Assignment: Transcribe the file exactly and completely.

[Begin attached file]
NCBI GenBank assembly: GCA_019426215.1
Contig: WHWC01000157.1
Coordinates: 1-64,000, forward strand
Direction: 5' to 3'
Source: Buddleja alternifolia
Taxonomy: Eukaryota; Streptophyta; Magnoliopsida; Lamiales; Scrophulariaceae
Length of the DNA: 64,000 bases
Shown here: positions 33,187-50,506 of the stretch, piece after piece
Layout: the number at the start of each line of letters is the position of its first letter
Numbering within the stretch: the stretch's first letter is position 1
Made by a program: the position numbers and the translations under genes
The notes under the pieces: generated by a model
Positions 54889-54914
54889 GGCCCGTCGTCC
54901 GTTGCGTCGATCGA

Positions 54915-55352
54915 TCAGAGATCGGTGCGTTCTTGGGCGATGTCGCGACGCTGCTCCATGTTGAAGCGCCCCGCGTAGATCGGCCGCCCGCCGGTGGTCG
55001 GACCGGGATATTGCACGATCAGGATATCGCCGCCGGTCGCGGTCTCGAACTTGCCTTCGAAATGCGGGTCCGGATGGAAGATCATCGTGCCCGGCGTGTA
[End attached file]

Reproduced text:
NCBI GenBank assembly: GCA_019426215.1
Contig: WHWC01000157.1
Coordinates: 1-64,000, forward strand
Direction: 5' to 3'
Source: Buddleja alternifolia
Taxonomy: Eukaryota; Streptophyta; Magnoliopsida; Lamiales; Scrophulariaceae
Length of the DNA: 64,000 bases
Shown here: positions 33,187-50,506 of the stretch, piece after piece
Layout: the number at the start of each line of letters is the position of its first letter
Numbering within the stretch: the stretch's first letter is position 1
Made by a program: the position numbers and the translations under genes
The notes under the pieces: generated by a model
Positions 54889-54914
54889 GGCCCGTCGTCC
54901 GTTGCGTCGATCGA

Positions 54915-55352
54915 TCAGAGATCGGTGCGTTCTTGGGCGATGTCGCGACGCTGCTCCATGTTGAAGCGCCCCGCGTAGATCGGCCGCCCGCCGGTGGTCG
55001 GACCGGGATATTGCACGATCAGGATATCGCCGCCGGTCGCGGTCTCGAACTTGCCTTCGAAATGCGGGTCCGGATGGAAGATCATCGTGCCCGGCGTGTA